Strategy, or some variant, is often blamed when businesses do not achieve outcomes or deliver on investments. Strategy is always a “hot-topic” subject within any organization. What makes strategy so difficult?
- At the risk of stating the obvious, strategy has to be defined, communicated, executed, and measured.
- Strategy is rarely the result of one person’s efforts or planning. Many seem to skip developing and communicating a strategy, instead moving directly into an ‘execute’ mode.
- Strategy often becomes emotional, as people are impacted (both positively and negatively).
- The development and execution of strategy is frequently inconsistent.
- Sometimes strategy feels uncomfortable and risky, especially when it evolves walking away from a business model that works (perhaps marginally), and enter into new markets.
The one thread that all of these issues have in common? People.
Are People The Problem With Strategy?
The process for executing strategy seems to be consistent from company to company. The steps typically consist of translating strategy to objectives, then cascading those objectives down the organizational hierarchy, measuring progress and rewarding performance.1 This works as long as execution is within a single chain of command. But when execution relies on others – not only does execution usually fall off of the rails, efficiency and effectiveness go by the wayside as well. To compensate, people start doing things that undermine execution. Efforts are duplicated, promises to customers are allowed to slip, or attractive opportunism are passed up.1
What Makes For Good Strategy?
According to Richard Rumelt, a professor at the UCLA Anderson School of Management, good strategies all have a basic underlying structure:2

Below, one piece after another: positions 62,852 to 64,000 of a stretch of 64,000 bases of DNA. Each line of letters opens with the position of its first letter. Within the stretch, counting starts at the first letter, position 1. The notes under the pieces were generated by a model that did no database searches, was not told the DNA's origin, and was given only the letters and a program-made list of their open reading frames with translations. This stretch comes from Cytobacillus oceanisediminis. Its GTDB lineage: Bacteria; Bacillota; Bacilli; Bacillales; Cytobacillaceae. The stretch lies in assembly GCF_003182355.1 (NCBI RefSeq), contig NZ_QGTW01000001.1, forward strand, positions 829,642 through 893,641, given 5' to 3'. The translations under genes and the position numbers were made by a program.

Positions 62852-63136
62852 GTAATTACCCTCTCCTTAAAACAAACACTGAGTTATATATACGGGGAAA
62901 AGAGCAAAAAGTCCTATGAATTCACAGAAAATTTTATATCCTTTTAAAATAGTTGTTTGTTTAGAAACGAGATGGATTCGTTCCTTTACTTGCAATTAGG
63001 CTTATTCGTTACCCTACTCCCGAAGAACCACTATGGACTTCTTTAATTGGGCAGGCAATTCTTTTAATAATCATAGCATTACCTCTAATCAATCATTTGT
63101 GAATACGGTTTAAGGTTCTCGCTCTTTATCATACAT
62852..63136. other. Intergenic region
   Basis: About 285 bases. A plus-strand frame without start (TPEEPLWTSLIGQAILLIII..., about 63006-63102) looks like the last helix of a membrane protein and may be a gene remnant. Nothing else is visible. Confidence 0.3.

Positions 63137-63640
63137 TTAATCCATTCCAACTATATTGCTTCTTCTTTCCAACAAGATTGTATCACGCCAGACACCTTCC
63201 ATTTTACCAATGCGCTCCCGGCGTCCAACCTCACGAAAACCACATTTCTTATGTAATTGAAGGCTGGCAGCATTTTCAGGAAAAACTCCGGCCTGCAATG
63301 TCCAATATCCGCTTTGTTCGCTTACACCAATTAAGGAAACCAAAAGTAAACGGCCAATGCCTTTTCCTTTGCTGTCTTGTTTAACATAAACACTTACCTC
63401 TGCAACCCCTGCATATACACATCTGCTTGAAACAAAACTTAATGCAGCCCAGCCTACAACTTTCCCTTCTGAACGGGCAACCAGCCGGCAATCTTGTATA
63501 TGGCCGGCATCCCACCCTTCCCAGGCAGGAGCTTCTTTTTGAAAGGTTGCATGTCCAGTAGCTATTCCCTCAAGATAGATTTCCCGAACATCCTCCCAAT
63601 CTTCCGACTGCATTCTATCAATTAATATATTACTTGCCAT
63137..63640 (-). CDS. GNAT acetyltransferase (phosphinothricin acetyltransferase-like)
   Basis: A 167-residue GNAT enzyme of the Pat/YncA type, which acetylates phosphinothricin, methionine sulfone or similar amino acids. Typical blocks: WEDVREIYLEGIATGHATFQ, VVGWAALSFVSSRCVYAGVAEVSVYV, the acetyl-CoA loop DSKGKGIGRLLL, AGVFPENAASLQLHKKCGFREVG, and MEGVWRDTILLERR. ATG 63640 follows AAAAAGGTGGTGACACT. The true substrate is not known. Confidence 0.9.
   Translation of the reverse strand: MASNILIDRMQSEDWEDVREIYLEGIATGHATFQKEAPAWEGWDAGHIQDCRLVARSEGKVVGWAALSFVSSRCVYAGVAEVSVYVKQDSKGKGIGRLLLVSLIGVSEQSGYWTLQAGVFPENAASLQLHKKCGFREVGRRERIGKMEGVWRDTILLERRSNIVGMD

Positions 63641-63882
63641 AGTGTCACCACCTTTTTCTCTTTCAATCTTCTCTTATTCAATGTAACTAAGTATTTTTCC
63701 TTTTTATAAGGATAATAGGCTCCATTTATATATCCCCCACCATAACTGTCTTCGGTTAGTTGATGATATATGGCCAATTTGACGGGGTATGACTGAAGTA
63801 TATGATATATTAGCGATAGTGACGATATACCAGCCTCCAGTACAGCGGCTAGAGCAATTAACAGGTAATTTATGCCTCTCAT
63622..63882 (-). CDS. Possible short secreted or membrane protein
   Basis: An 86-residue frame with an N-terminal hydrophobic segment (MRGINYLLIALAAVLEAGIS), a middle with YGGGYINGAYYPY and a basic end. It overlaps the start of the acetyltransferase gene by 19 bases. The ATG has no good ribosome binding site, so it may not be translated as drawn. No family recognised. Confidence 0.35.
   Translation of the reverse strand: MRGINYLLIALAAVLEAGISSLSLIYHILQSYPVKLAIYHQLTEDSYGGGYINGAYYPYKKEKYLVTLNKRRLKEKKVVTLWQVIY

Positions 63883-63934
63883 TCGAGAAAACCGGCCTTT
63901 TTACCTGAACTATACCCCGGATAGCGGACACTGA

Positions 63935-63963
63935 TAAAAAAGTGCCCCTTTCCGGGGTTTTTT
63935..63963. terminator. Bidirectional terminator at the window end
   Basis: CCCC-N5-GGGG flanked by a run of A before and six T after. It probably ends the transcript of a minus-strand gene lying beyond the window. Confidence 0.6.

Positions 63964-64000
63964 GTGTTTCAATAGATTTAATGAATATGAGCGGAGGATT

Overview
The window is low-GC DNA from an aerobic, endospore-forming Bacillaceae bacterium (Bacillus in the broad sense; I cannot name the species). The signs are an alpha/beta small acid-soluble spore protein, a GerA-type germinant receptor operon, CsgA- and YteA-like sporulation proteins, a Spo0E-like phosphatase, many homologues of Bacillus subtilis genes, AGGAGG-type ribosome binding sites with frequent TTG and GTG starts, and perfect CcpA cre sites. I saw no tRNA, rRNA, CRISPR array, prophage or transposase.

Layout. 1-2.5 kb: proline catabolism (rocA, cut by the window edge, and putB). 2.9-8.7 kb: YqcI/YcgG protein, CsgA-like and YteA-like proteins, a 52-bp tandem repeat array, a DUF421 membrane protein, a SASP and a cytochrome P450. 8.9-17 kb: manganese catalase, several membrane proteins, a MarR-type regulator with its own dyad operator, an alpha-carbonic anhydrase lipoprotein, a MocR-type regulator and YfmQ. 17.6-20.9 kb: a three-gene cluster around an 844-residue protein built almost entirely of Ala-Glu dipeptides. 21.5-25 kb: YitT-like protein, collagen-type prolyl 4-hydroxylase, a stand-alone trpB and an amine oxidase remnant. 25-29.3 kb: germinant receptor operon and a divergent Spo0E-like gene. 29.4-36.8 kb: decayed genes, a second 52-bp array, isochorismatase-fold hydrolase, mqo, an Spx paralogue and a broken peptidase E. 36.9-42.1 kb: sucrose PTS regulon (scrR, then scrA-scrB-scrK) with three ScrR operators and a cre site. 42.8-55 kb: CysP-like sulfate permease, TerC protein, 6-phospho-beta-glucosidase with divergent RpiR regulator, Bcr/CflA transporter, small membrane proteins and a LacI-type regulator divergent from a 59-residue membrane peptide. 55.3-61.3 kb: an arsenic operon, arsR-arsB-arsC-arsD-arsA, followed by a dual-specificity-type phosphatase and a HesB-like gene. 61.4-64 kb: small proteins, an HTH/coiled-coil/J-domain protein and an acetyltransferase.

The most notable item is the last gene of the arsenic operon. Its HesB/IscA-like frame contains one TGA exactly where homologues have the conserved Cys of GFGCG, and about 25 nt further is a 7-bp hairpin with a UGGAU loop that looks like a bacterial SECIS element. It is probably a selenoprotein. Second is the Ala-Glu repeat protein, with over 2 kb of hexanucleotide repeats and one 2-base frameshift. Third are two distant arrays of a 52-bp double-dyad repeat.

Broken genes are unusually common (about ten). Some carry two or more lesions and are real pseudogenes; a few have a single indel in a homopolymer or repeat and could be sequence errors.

- A diagnosis: an explanation of the challenge that identifies the critical aspects of the situation
- A guiding policy: the overall approach for dealing with the challenge
- Coherent actions: coordinated steps that support the accomplishment of the guiding policy
Given this list, one can conclude that if an organization does not fully comprehend or can explain the challenges and obstacles faced, their strategy will fail. In other words, without a proper diagnosis, strategy will suffer — bad information in, bad strategy (and execution) out. How can we ensure that we have all of the information needed to form a good strategy?
We Humans Just Ain’t Good at Strategy
Frankly, we humans just aren’t that good at strategy. In fact, McKinsey research states that 70 percent of change efforts fall short of desired results.3
Often failed strategy begins by not making the proper diagnosis needed for defining strategy. A well-known example is International Harvester (IH). In 1979, the company produced a corporate strategic plan which consisted of an individual strategic plan from each of its five operating divisions. The overall strategy was to increase share in each of its markets and cut costs in each of its operating divisions. By doing so, revenues and profits would increase.